This week’s collection of new pieces on SSRN includes an article on Catholic objections to Legal Realism by John Breen and Lee Strang; a history of Just War theory by Robert Delahunty; an article by Zoe Robinson on the definition of “religious institutions” in connection with the Contraception Mandate litigation; and two essays by Micah Schwartzman on religious and secular convictions.
1. John M. Breen (Loyola University Chicago) and Lee J. Strang (University ofToledo), The Forgotten Jurisprudential Debate: Catholic Legal Thought’s Response to Legal Realism. This article examines the critique of Legal Realism by Catholic scholars in the 1930s and 1940s. Legal historians have unfairly neglected this critique, the authors say, which was both profound and systematic. Catholic legal thinkers who objected to Realism drew on the worldwide revival of Neo-Scholastic philosophy taking place at the time.
2. Robert J. Delahunty (University of St. Thomas), The Returning Warrior and the Limits of Just War Theory. In this paper, Delahunty traces the history of the Just War tradition in Christian thought. Before the twelfth-century Papal Revolution, he writes, the Catholic Church treated the subject in a pastoral, unsystematic way. Soldiers who had killed in wartime were typically required to do penance. In the Papal Revolution, however, the Church transformed itself into an early modern state, equipped with a military force. “As an essential part of this epochal transformation, the Papal program required the Church to abandon its earlier skepticism about war and to settle on the view that war could be justifiable, even sanctified.”
3. Zoe Robinson (DePaul University), The Contraception Mandate and the Forgotten Constitutional Question. Robinson maintains that arguments about the ACA”s Contraception Mandate often neglect the first question: whether the claimants are “religious institutions” that merit constitutional protection. She develops a list of four factors that identify such institutions: “(1) recognition as a religious institution; (2) functions as a religious institution; (3) voluntariness; and (4) privacy-seeking.” Applying these factors, she argues that religious universities qualify as religious institutions, but not for-profit businesses or religious interest groups.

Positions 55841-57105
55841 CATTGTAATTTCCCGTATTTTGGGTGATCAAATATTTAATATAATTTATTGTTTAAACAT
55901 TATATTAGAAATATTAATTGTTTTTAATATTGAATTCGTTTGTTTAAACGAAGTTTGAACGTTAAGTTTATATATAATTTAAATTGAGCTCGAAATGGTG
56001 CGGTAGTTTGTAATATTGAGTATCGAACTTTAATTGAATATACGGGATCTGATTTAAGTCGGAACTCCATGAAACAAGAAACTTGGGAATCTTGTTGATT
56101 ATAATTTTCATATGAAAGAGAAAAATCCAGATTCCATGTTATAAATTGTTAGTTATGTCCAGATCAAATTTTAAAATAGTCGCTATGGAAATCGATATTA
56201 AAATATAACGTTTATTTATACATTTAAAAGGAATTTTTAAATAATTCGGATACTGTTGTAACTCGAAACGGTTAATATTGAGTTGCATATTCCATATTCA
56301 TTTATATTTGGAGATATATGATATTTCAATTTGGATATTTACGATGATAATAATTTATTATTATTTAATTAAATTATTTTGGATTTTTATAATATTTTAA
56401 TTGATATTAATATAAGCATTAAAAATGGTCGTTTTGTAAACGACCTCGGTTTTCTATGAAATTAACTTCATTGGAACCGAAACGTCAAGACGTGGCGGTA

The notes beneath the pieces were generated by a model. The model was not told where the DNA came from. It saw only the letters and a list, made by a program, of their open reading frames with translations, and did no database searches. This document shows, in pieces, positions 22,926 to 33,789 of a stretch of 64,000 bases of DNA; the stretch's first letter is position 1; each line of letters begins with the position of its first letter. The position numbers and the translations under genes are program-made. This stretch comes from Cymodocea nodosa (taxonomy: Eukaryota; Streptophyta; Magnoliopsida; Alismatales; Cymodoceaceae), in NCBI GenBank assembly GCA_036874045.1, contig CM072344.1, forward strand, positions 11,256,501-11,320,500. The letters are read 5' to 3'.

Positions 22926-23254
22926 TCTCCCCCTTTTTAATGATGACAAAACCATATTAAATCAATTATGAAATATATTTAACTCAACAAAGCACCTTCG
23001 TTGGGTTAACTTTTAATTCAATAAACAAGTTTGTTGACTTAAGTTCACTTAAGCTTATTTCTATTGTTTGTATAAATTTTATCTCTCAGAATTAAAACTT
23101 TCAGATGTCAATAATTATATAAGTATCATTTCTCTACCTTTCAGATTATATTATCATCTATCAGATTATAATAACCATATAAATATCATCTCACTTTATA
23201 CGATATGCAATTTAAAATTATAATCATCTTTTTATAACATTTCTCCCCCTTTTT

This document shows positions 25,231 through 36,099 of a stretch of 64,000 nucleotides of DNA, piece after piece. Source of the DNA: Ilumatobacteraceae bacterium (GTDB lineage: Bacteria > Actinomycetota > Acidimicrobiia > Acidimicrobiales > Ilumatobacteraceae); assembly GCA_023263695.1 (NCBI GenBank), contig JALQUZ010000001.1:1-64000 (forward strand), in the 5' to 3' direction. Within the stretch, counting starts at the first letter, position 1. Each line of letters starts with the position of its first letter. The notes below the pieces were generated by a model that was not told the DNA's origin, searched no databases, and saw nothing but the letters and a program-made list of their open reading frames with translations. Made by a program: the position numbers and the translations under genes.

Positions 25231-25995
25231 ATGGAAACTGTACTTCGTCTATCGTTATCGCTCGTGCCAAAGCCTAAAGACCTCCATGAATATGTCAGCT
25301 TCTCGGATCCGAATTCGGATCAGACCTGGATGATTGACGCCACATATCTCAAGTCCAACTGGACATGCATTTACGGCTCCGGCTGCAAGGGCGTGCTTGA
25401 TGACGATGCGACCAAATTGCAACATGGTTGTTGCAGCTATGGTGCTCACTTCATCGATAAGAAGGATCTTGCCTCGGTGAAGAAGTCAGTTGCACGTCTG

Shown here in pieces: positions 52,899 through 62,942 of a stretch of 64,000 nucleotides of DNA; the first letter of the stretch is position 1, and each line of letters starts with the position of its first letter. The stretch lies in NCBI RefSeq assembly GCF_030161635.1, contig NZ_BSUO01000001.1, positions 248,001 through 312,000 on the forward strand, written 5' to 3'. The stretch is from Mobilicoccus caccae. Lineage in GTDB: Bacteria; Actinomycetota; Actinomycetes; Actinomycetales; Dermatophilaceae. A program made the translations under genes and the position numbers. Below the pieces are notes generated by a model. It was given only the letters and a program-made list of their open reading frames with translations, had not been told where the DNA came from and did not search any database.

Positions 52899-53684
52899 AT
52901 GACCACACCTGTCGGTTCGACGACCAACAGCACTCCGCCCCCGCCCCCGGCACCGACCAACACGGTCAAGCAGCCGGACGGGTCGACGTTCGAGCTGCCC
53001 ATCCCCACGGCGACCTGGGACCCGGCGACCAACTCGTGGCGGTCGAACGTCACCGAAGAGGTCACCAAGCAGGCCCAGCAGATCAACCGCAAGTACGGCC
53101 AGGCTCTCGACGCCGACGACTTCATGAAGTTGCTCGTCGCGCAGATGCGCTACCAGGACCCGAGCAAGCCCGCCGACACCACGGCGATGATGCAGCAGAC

4. Micah Schwartzman (University of Virginia), Religion as a Legal Proxy. In a response to Andrew Koppelman, Schwartzman argues that affording legal protection to religion as such unfairly discriminates against people with non-religious commitments. He argues that the concept of religion should be expanded to include secular claims of conscience. A wide range of international and domestic laws already do so, he points out. Against the backdrop of these laws, the First Amendment’s singling out of religion “feels somewhat antiquated.”
5. Micah Schwartzmann (University of Virginia), Religion, Equality, and Public Reason. This is a review of Ronald Dworkin’s posthumous work, Religion without God, in which Dworkin argues that, as a moral matter, both religious and non-religious convictions deserve legal protection. Schwartzman agrees, but argues that Dworkin unfortunately resisted using the concept of public reason, familiar from the work of John Rawls and others. Schwartzman believes that reliance on public reason is “inevitable” for those, like Dworkin, “who accept that believers and nonbelievers deserve equal respect for their competing and conflicting views.”